‘Visualising Peace’ is a Vertically Integrated Project directed by Dr Alice König. We are a cross-disciplinary team of students, based in a range of Schools at the University of St Andrews, working together to expand the scope of the Visualising War project. Shifting our focus from how representations of war impact broader attitudes towards conflict, we are investigating conceptualizations of peace across different academic disciplines and broader domains of human activity. In doing so, the Visualising Peace project seeks to research, challenge and stretch habits of imagining, understanding, representing and working towards peace.
The very concept of ‘peace’ is highly contested. For this reason, we have worked hard to explore and amplify a diverse range of perspectives and understandings of peace. Our first output was The Visualising Peace Library, an online bibliographic resource designed to shed light on how differently peace is conceptualised and studied in fields as diverse as International Relations, Classics, Psychology, Comparative Literature, Film Studies, History, English and Social Anthropology. Our library is being added to all the time and currently contains over 150 sources, comprising academic journals, books, articles, commentaries, blog posts, podcasts, and reports by NGOs. Our aim is to help others – whether experienced peacebuilding practitioners or simply those with an interest in better understanding the concept of peace – to appreciate and compare the varying understandings of peace that are central to and promoted by different fields of study.
As committed ‘citizen scholars’, we also wanted to move beyond the narrow sphere of academia and curate a resource that was more accessible and included narratives of peace which are traditionally omitted from formalized research. This virtual museum is the product of our on-going collaborative work, bringing together diverse perspectives on how peace gets imagined and represented in different media, contexts, periods and places. Each entry represents an individual visualisation of peace that often transcends the symbols traditionally associated with peace. They challenge our existing perceptions of conflict resolution, peace-building, peace-keeping and peace itself, and they push us to consider concepts that tend to be overlooked, such as what peace in cyber and outer space might look like. You can find out more in this virtual tour.
Ultimately, our emphasis on individual interpretations and actualisations of peace seeks to demonstrate that peace-making is not limited to governments, international forums, or large-scale non-governmental organizations. Rather, even the smallest individual initiatives and actions can have profound impacts. The goal of our Museum of Peace is not only to prompt critical reflection on existing habits of conceptualising peace, their gaps and shortfalls, and their real-world impacts. It is also to spark broader conversations with the wider public – with you, our museum visitors – about how we might understand, imagine and work towards peace in future, in inclusive and sustainable ways.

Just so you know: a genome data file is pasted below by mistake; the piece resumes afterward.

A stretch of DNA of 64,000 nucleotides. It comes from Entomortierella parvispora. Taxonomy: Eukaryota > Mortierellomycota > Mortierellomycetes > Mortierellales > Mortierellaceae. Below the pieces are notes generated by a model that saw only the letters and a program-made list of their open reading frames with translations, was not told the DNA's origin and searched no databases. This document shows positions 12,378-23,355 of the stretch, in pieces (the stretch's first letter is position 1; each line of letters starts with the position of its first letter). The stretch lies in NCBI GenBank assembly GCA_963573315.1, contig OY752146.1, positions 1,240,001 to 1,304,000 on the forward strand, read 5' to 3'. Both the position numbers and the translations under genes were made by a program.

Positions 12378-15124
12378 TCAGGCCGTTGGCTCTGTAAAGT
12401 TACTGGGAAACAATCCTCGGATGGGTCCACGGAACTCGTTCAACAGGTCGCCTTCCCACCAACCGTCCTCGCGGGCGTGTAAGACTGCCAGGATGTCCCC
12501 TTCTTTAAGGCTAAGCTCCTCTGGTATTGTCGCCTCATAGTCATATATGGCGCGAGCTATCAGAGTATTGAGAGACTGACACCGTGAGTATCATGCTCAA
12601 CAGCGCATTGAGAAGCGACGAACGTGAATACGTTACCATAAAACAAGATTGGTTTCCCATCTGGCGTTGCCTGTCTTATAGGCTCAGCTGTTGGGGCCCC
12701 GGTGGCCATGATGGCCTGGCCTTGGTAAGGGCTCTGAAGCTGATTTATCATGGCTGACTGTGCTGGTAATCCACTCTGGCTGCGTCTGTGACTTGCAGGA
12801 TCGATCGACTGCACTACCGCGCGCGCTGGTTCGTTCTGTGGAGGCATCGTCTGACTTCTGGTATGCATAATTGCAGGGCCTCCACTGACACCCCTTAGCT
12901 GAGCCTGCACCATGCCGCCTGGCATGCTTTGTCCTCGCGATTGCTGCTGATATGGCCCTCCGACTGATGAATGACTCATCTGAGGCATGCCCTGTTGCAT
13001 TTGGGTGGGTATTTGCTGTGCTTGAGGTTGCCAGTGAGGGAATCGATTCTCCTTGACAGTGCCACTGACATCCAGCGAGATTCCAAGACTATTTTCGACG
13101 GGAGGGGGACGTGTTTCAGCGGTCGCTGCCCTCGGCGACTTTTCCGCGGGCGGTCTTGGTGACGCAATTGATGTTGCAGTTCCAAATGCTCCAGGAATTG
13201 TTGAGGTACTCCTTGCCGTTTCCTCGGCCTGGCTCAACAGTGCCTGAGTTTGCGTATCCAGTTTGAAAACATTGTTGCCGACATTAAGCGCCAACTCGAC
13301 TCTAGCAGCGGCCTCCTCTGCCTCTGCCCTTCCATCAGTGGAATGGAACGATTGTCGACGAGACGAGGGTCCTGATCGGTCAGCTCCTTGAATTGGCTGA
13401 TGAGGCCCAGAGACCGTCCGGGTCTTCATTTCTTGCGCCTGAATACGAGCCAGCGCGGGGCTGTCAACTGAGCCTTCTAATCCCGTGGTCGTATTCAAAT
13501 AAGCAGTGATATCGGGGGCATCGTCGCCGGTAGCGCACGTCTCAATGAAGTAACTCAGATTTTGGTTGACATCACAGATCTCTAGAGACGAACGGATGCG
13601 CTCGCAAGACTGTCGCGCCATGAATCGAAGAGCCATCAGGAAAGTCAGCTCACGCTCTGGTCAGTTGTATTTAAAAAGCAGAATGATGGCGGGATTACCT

If you would like to find out more about the Visualising Peace project and get involved in upcoming activities, be sure to follow our Instagram, Facebook and Twitter pages where we will post regular updates. And if you enjoyed looking around our museum or would like to tell us a bit about what peace means to you, please fill out our feedback form.
We couldn’t have created this museum without lots of support. We are so grateful to the children, artists, poets, authors and campaigners who have kindly given us permission to feature their work in our museum: among others, Shamsia Hassani, Emily Mayhew, Omar Mohammed, Nora Nadjarian. Sincere thanks go to Zofia Guertin for her work on our banner and to Toni Andres for WordPress advice. We also owe a huge debt of thanks to Mary Woodcock Kroble for doing so much behind-the-scenes work on the website. It would not exist without her!
We are all based at the University of St Andrews, studying for different degrees in different years. In no particular order, we are:
Cohort 1 (2022): Elena Balsera, International Relations and Modern History; Grace Bitner, International Relations; Federica Consiglio, Comparative Literature and International Relations; Lia Da Giau, Sustainable Development; Zoe Du Bois, Classics and Film Studies; Marios Diakourtis, English; Arden Henley, English; Mathias Katsuya, Arabic and International Relations; Otilia Meden, International Relations; Claire Percival, Modern History and Social Anthropology, Harris Siderfin, International Relations and Psychology; Pia Tiwari, International Relations and Social Anthropology.
Cohort 2 (2022): Margaux de Seze, International Relations and Social Anthropology; Kara Devlin, English and Medieval History; Thomas Frost, English; Arden Henley, English; Shengyuan Ji, International Relations and Social Anthropology; Maddie McCall, International Relations; Otilia Meden, International Relations; Harris Siderfin, International Relations and Psychology; Eleni Spiliotes, Art History; Joe Walker, International Relations.
Cohort 3 (2023): Margaux de Seze, International Relations and Social Anthropology; Aimee Capraro, Arabic and German; Katerina Chree, Psychology; Eoin Cotuk, English; Isabel Frasier, International Relations and Economics; Christy Foreshaw, English; Thomas Frost, English; Arden Henley, English; Shengyuan Ji, International Relations and Social Anthropology; Mathias Katsuya, Arabic and International Relations; Viktor Lopez-Roso, International Relations and Italian; Otilia Meden, International Relations; Eleni Spiliotes, Art History; Joe Walker, International Relations; Kim Wahnke, Philosophy.
Jenny Oberholtzer (2022)
Harris Siderfin (2023)